Cruisers' Havens - Sail Magazine

Cruisers' Havens

This article originally appeared in the December 2009 issueSweet little Bocas del Toro, Panama, was slipping astern of me. It is an obscure but superb cruising stop where life and laughter flow as easily as a mid-moon tide. The hub of the scene there is the Bocas Marina and a delightful bar called the Calypso Cantina.This is a classic example of what I call a “cruisers'
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This article originally appeared in the December 2009 issue

Sweet little Bocas del Toro, Panama, was slipping astern of me. It is an obscure but superb cruising stop where life and laughter flow as easily as a mid-moon tide. The hub of the scene there is the Bocas Marina and a delightful bar called the Calypso Cantina.

This is a classic example of what I call a “cruisers' haven.” These are bars or restaurants that cater to the needs of the sea-gypsy community. The Calypso Cantina's owners, Dyllan and Darion, have such an infectious enthusiasm for the cruising life that they also let the restaurant be used for domino tournaments, swap meets, DVD exchanges and spontaneous social combustion. But even without special events, each evening at the bar is a delight as sailors gather to share their stories. The setting is sublime, with the bar positioned between the marina on one side and the anchorage on the other. On some evenings the view of the boats glistening in the tropical twilight will take your breath away.

And so, as I sailed away from the affection that had been bequeathed me in Bocas, I pondered how wonderful it is that the cruising life can provide both the independence of isolation and the comfort of community. Soon the following sea swept my thoughts back a few years to two of my other favorite cruisers’ havens.

The town of Melaque was legendary amongst the Mexican sailors for two reasons. The first was the swell that the Pacific Ocean sends into the anchorage there when the wind veers around to the south. This made landing a dinghy on the beach a challenge better suited to Navy Seals than mom-and-pop cruisers. But if you made it through the chest-high breakers, you were rewarded on arriving at the Los Pelicanos restaurant. Here the indomitable Philomena (Phil) held court. This was the second reason for Melaque’s fame. It was also the first cruisers’ haven I ever found in my travels and memories of it still delight me.

Phil encouraged everyone to paint their boat’s name on the walls and over the years the restaurant had become a kaleidoscope of color and cleverness. The artistic efforts ran the gamut from ordinary to Extraordinary with a capital E.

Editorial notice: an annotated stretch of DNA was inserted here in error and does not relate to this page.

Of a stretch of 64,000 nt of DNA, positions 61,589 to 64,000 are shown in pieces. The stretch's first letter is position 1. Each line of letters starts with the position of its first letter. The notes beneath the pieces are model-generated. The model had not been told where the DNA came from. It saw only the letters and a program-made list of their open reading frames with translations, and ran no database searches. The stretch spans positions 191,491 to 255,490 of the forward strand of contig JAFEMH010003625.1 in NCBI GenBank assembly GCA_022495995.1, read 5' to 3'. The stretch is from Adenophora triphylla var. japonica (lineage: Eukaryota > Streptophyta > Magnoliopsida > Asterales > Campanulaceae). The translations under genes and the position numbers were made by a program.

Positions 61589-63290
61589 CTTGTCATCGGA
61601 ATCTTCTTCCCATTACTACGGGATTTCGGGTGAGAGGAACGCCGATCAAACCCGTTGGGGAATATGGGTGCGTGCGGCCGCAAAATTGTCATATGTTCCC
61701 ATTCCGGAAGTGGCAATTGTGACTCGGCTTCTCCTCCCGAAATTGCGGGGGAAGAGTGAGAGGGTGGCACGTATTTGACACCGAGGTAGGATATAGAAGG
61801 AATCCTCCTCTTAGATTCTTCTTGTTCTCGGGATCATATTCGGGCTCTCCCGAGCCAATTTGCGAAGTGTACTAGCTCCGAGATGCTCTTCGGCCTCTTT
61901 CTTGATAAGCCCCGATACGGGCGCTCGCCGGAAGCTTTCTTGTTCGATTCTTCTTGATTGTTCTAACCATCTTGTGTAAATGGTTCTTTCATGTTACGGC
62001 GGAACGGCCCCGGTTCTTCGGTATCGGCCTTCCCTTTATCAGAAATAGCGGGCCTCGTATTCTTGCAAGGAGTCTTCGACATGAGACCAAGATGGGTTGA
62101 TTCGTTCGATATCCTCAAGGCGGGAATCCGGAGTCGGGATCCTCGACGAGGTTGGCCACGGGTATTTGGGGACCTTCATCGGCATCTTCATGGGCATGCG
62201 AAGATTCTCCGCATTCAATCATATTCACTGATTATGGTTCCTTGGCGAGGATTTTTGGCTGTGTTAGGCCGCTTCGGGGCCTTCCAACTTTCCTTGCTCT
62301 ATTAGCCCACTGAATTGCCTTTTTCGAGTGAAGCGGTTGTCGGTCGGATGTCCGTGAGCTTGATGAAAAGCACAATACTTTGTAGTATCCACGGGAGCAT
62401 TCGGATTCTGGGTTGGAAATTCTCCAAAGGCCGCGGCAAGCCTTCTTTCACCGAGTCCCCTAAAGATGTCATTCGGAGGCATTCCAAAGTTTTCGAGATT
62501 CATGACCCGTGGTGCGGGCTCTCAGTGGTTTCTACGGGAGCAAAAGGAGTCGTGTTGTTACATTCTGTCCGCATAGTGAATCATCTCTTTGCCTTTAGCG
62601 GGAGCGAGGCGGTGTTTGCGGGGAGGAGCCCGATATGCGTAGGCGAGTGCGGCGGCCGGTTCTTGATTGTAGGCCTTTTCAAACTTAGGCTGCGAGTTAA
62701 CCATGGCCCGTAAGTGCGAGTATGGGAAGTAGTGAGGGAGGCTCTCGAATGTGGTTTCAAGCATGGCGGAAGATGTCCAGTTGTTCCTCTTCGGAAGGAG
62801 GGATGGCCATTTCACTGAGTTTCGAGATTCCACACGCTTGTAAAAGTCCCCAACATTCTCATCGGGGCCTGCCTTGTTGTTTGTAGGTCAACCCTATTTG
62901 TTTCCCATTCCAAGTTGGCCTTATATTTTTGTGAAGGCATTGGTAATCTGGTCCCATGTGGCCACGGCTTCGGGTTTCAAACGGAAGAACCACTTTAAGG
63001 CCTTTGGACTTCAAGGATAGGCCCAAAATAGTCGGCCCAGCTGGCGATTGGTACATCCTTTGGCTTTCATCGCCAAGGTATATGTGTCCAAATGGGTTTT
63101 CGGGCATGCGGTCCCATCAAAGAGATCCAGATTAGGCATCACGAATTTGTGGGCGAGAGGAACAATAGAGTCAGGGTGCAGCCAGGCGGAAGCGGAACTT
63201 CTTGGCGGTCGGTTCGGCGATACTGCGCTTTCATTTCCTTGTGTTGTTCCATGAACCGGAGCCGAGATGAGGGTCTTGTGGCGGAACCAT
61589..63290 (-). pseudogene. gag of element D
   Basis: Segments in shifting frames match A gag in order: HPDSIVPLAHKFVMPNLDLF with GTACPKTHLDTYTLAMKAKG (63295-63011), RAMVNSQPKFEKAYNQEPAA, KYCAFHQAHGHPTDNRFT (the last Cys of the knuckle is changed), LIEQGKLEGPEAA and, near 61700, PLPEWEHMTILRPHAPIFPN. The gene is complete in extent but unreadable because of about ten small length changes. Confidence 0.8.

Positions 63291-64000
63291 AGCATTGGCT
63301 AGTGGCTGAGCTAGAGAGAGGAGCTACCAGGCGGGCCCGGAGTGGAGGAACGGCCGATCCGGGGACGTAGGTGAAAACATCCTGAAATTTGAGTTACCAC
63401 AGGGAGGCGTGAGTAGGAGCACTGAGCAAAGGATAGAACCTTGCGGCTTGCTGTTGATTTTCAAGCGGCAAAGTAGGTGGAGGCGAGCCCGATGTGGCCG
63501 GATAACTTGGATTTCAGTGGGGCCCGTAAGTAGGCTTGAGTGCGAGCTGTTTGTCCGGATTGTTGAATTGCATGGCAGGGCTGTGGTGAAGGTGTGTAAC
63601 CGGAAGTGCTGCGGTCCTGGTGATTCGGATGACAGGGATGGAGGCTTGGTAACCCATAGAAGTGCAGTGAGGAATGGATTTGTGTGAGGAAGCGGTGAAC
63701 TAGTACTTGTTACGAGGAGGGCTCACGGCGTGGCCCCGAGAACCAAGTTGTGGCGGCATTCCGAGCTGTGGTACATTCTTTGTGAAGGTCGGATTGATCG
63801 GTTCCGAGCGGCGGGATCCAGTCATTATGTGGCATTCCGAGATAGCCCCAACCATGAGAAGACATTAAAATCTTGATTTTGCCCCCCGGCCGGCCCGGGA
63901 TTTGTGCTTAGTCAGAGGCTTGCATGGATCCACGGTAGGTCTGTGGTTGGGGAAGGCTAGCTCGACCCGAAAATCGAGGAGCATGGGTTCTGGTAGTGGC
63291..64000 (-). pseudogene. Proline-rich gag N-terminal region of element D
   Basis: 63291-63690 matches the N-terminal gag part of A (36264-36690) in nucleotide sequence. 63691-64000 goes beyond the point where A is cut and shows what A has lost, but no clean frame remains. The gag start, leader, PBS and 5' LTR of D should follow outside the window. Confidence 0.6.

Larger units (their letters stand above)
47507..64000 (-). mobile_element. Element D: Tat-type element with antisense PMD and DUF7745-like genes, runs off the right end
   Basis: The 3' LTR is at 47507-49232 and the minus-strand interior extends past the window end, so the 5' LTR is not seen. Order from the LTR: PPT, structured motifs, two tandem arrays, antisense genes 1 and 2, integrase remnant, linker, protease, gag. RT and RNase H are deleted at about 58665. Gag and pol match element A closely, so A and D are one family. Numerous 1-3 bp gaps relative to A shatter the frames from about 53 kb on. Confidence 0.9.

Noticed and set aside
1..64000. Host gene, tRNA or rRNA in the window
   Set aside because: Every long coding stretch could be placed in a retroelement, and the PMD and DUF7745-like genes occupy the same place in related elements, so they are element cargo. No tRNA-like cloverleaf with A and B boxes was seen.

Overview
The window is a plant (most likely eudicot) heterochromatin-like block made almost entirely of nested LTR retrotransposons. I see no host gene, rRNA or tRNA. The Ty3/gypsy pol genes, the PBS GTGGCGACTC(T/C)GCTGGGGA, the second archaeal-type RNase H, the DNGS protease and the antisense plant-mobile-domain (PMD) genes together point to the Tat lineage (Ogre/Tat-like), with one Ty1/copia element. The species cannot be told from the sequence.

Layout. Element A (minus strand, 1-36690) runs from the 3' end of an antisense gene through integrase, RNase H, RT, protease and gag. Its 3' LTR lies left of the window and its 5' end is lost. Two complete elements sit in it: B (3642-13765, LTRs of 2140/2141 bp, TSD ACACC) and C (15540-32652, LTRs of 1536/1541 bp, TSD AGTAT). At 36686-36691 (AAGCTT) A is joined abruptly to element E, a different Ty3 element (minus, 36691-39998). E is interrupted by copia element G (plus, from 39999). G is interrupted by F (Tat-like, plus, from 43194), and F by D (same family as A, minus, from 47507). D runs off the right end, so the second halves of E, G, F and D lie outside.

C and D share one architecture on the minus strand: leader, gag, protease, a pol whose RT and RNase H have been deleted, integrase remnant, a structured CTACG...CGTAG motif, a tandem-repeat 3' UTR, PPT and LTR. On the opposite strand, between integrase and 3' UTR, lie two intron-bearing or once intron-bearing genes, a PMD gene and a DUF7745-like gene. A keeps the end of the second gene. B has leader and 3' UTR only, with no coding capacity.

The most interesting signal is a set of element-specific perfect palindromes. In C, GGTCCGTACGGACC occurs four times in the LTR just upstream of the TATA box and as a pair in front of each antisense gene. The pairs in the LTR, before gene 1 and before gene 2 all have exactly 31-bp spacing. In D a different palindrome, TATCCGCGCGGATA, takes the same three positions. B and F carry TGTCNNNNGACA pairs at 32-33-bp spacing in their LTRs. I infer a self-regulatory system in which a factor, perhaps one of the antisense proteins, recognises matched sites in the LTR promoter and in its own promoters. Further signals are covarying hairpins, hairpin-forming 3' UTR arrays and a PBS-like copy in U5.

On arrival I noticed that some of the names were covered with dried spaghetti. A veteran cruiser told me this was how Philomena expressed her disapproval if you got on her wrong side. Using the “pasta is ready if it sticks to the wall” technique, she would aim for her least favorite boat names. She referred to this as spaghetti justice.

Phil also kept a large skillet and a wooden mallet at the open end of the restaurant facing the beach. If the waves were up to what she called “showtime height” she would start banging this gong as a dinghy approached. This guaranteed that all eyes would be upon the incoming inflatable as it attempted to land rather than somersault on to the beach. After a spectacular wipe-out, sailors would rush down to help the involuntary acrobats. When they arrived at the bar they received raucous applause and free drinks.

The next cruisers’ haven that enticed me to stay for a while was Isla Gitana in Costa Rica. Its original name was Isla Muertos, which means Isle of the Dead in Spanish. It was a burial island and local workers who paddled over to do the gardening and laundry there refused to stay after dark. But in my months of anchoring there I never had any close encounters of the spectral kind.

Isla Gitana was owned by a feisty old American named Karl. He was patriarch of a colorful assortment of animals, human and otherwise. There was a white-faced monkey that was a skilled pickpocket, a coatimundi, which is a cross between a raccoon and an anteater, and a chicken that had her own regular barstool.

My favorite recollection from my lazy months there was when a tall ship named the Pacific Swift anchored beside me. One could easily picture Joseph Conrad standing on her quarterdeck. She was a sail-training ship filled with bright, idealistic kids out seeing the world.

Just after twilight on Christmas Eve they rowed their longboats to each of the sailboats anchored nearby. The kids all had a candle in one hand and a songbook in the other and they sang a Christmas carol as a gift for each boat. It was so touching and sublime that I felt like O. Henry standing in the middle of a Norman Rockwell painting.

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